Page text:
New Title IX rules shape interim policy


Photo by Claire Gallagher

The U.S. Department of Education issued new rules for Title IX.

Marquette University recently released its updated interim Title IX policy, according to an Aug. 13 university news release. This follows the announcement of new Title IX rules regarding sexual misconduct last spring.

The policy — referred to as “interim” by the Title IX policy task force to anticipate further changes — was created to comply with the new national guidelines.

One notable change to Title IX is the requirement to conduct in-person hearings for five specific behaviors defined as sexual harassment: sexual harassment, sexual assault, dating violence, domestic violence and stalking. The rules now allow for cross-examination by the alleged perpetrator’s chosen representative.

Previously, the university utilized a single-investigator model which involved a single Title IX coordinator from start to finish. The investigator interviews involved parties and reports findings and any sanctions to be issued.

Institutions are also required to choose between two standards of evidence to apply to proceedings. The first, preponderance of the evidence, requires that the chance a claim is true is greater than 50%. The second is the clear and convincing standard, which requires evidence to be substantially more probable to be true than untrue.

Despite other changes, Marquette will continue to maintain the use of preponderance of evidence, the number of mandatory reporters on campus and continue to broadly define sexual harassment and sex discrimination.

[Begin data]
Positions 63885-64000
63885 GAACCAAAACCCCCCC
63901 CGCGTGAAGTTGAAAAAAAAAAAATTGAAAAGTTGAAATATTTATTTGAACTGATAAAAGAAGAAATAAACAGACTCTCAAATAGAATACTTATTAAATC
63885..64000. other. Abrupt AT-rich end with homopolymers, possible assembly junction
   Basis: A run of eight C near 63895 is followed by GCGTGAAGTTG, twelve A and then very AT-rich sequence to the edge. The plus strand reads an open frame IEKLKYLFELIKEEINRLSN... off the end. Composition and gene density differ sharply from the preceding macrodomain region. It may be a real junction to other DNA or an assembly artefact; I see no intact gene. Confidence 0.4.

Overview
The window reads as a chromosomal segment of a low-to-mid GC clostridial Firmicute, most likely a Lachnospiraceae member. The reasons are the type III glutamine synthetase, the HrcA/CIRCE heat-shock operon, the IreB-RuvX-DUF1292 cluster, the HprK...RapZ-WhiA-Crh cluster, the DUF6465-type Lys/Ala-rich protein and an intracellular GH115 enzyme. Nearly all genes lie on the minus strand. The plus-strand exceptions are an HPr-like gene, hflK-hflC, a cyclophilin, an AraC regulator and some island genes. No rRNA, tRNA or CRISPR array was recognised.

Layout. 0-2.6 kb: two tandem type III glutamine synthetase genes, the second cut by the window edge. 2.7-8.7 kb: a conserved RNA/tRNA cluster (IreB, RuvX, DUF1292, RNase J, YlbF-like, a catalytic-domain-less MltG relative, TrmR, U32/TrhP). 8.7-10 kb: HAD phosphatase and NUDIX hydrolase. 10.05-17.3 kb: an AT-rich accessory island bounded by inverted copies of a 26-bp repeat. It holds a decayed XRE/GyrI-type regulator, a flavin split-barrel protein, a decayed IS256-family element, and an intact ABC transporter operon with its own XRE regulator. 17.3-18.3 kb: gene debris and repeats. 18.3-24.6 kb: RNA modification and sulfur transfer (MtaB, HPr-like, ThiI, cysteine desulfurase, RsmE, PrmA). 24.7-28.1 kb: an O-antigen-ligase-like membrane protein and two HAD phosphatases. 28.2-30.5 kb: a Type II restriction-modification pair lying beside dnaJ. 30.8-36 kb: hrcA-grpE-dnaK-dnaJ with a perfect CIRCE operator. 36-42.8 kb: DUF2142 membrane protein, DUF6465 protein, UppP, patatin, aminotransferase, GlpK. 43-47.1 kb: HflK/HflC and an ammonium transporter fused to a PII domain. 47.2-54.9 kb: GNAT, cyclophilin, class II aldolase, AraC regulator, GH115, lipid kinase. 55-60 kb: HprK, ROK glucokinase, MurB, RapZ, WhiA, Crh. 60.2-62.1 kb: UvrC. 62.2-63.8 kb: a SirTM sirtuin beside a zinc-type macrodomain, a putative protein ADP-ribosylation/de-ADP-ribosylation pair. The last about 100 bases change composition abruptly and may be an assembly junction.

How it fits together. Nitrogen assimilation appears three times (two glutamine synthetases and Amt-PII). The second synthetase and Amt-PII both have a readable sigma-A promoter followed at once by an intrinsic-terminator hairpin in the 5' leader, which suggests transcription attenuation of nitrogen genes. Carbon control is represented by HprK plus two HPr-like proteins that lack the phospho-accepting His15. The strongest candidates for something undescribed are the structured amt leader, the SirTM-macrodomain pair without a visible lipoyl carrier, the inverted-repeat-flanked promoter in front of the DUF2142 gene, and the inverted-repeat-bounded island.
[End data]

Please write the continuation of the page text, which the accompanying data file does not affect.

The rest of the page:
To comply with these guidelines, Marquette will now implement a hearing process  to address conduct, as well as a “prompt and equitable process,” to address “sexually harassing and discriminatory” conduct that falls outside of Title IX guidelines.

DeVos’ new rules allow for new protections that “safeguards the rights of all students, including the right to due process,” according to the U.S. Department of Education. However, some organizations such as Know Your IX, have expressed worry.

Know Your IX is a survivor and youth-led project that “aims to empower students to end sexual and dating violence in their schools,” according to its website.

Students have also taken concern with the new rules. One student, who asked to remain anonymous because of her experience with the Title IX process, said she was “shocked” when she heard.

“I think overall the new rules … do not help the survivors,” she said. “There is a reason Marquette has taken Title IX cases so seriously, because they are serious offenses. The new rules, to me, seem to ease up on the perpetrator and do not hold them accountable for their actions.”

She said if she had ever had to attend a hearing with her perpetrator present, she would have never reported the incident in the first place.

“The larger audience of the hearing is something that would have deterred me. In my case, I appreciated only having the Title IX person to talk to instead of so many others,” she said.